Health

Daughters of Charity hospitals sale falls through [updated]

Prime Healthcare decided to pass on its purchase of the Daughters of Charity hospitals, because it considered California Attorney General Kamala Harris' conditions
Prime Healthcare decided to pass on its purchase of the Daughters of Charity hospitals, because it considered California Attorney General Kamala Harris' conditions "onerous and unprecedented."
Richard Vogel/AP

Listen to story

00:52
Download this story 0.0MB

Prime Healthcare has backed out of a high-profile and contentious deal to purchase six Daughters of Charity hospitals, including St. Vincent and St. Francis Medical Centers in Los Angeles.

Prime said in a statement that it chose not to move forward because of "onerous and unprecedented conditions" placed on the sale by California Attorney General Kamala Harris.

Harris reviewed the deal and last month approved the sale with a number of conditions – most notably that Prime keep acute care services open for 10 years.  The Ontario-based company had offered to maintain acute care services for five years.  Under state law the attorney general must review sales of nonprofit health care facilities.

"Maintaining all services for 10 years regardless of whether the services are needed or 'essential' for the communities served is unprecedented and untenable," Prime General Counsel Troy Schell said in a statement. "In essence, the Attorney General is telling Prime Healthcare to operate the hospitals exactly as [Daughters of Charity] has and expect different results."

Harris accused Prime of flip-flopping on the 10-year condition.

Daughters of Charity President and CEO Robert Issai notified his staff in an email Tuesday that Prime had backed out.

"We have done everything possible to secure a different outcome," Issai wrote in his email, adding that "we've spent hours meeting with Prime and also meeting with the Attorney General's office to come to an agreement on a path forward."

Issai assured his staff that "we remain committed to finding the next best solution for our patients, communities we serve, physicians, employees, retirees and creditors. Time is of the essence as we navigate the challenging operational and financial obstacles."

In an interview with KPCC, Issai said that Daughters has contingency plans in place to keep its hospitals operating for a few months while it looks for a new buyer.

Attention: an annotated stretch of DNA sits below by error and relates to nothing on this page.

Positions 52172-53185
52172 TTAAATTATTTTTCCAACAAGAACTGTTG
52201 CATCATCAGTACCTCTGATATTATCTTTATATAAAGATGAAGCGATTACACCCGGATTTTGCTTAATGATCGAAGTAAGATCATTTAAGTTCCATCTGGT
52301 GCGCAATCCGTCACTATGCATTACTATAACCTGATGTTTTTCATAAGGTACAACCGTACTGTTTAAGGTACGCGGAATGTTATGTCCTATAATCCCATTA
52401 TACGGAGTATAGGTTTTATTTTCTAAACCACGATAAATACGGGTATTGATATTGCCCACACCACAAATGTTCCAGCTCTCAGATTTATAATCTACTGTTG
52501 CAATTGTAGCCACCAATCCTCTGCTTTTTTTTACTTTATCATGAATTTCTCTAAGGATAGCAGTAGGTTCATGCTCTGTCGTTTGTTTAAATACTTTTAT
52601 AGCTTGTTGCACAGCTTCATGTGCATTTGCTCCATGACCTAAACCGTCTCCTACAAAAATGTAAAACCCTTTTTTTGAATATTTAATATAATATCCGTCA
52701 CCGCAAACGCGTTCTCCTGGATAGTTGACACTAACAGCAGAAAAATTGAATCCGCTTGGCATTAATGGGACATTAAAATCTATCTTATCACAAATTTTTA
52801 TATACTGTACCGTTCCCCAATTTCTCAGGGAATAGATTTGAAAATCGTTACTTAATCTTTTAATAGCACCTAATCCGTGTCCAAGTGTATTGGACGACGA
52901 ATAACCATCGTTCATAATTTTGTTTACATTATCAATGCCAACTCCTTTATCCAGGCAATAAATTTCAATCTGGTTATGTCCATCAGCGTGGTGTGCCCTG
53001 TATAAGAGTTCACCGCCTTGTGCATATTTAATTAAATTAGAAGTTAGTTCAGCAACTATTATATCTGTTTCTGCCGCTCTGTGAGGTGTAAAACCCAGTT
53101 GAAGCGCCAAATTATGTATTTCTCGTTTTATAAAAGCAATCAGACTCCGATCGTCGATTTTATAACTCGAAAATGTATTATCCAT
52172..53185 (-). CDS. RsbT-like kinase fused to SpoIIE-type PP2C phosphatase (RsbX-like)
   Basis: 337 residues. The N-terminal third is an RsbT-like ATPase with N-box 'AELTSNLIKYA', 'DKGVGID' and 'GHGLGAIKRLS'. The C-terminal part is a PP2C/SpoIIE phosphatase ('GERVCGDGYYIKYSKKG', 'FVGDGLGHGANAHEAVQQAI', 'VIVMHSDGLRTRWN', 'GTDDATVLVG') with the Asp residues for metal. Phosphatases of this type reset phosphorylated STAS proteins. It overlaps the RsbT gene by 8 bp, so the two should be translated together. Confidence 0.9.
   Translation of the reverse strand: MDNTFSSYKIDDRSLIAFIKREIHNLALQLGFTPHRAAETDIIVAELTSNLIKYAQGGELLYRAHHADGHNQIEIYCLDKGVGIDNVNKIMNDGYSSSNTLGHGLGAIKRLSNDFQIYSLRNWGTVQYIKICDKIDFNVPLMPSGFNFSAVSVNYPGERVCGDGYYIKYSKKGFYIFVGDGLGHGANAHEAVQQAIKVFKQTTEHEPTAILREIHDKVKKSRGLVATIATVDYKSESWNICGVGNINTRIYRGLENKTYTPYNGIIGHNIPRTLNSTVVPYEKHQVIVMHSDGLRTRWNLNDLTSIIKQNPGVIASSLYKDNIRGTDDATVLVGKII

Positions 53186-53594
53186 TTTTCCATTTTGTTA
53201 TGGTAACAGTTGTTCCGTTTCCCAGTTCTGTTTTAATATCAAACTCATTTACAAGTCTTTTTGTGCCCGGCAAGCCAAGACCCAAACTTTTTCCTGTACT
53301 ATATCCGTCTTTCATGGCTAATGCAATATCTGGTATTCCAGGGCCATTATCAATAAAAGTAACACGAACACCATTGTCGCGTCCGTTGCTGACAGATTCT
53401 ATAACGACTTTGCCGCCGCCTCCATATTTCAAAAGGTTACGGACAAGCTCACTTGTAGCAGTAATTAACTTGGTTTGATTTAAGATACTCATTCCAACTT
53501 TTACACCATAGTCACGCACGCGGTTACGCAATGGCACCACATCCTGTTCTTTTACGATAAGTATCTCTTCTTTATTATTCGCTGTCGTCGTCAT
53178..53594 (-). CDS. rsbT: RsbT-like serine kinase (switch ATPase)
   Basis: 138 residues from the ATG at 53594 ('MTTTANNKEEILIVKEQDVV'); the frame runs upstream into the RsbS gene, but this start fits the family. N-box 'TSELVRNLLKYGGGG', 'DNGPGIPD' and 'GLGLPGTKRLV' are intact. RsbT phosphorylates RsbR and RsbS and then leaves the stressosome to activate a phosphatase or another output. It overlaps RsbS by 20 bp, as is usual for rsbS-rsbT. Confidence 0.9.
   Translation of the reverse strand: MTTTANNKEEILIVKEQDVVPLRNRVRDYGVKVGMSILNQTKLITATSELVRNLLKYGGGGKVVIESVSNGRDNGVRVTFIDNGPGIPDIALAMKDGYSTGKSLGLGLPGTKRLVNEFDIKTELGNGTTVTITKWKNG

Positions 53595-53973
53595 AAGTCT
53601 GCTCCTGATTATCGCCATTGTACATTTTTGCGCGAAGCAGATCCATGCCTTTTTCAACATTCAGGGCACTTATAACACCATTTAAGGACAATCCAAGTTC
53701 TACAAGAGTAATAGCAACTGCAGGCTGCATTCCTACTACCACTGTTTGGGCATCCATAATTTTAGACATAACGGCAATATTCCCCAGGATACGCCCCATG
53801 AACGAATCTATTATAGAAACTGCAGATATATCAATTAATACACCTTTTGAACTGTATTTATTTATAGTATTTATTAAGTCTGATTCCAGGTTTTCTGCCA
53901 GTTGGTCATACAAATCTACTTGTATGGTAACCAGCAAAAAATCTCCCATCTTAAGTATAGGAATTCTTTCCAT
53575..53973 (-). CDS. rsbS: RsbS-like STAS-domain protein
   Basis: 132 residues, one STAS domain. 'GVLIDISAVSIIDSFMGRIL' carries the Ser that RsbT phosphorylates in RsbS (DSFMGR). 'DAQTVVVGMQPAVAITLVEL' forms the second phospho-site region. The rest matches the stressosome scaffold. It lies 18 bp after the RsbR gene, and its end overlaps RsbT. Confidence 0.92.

Daughters of Charity has been trying to sell the chain because it is hundreds of millions of dollars in debt.  Prime noted that in addition to maintaining acute services for at least five years, it was prepared to fully fund employee pensions and invest more than $150 million in capital improvements.

Harris sharply criticized Prime for pulling the plug on the sale. She said in a statement that the 10-year condition was recommended last December by independent health care consultants who had reviewed the proposed deal, and that Prime - "after publicly stating that it had no issue with the ten-year conditions" - is now "walking away."

By turning down the deal, Prime "is confirming many of the concerns heard at multiple community meetings that the continuity of vital healthcare services in these communities is not its priority," asserted Harris.

The proposed sale was under fire for months from labor unions and community members who argued that Prime would cut essential services to the low-income neighborhoods served by the hospitals.

SEIU-United Health Workers West, which led the charge against the Prime purchase, said it will work with Daughters of Charity to find a buyer.

"Now the Daughters themselves, our union and other concerned parties can focus on finding a solution and a responsible buyer to take over the system," said Dave Regan, president of SEIU-UHW. "We hope to be working as constructively as possible with Daughters to find a solution that is in everybody's interest."

Issai said he isn't sure how the two groups will be able to work together. Last month, Daughters of Charity filed a lawsuit against SEIU-UHW, alleging it used "extortionist tactics" to impede the sale.

Another opponent of the sale, State Assemblyman Anthony Rendon (D-Lakewood), said in a statement that "it is my belief there is still a viable buyer that will carry out [Daughters of Charity's] mission of serving the poor and working on behalf of the community."

Rendon's district includes St. Francis Medical Center.

SEIU-UHW had favored a bid by New York-based venture capital firm Blue Wolf Capital Partners. Blue Wolf said it has no comment on the latest developments.

This story has been updated.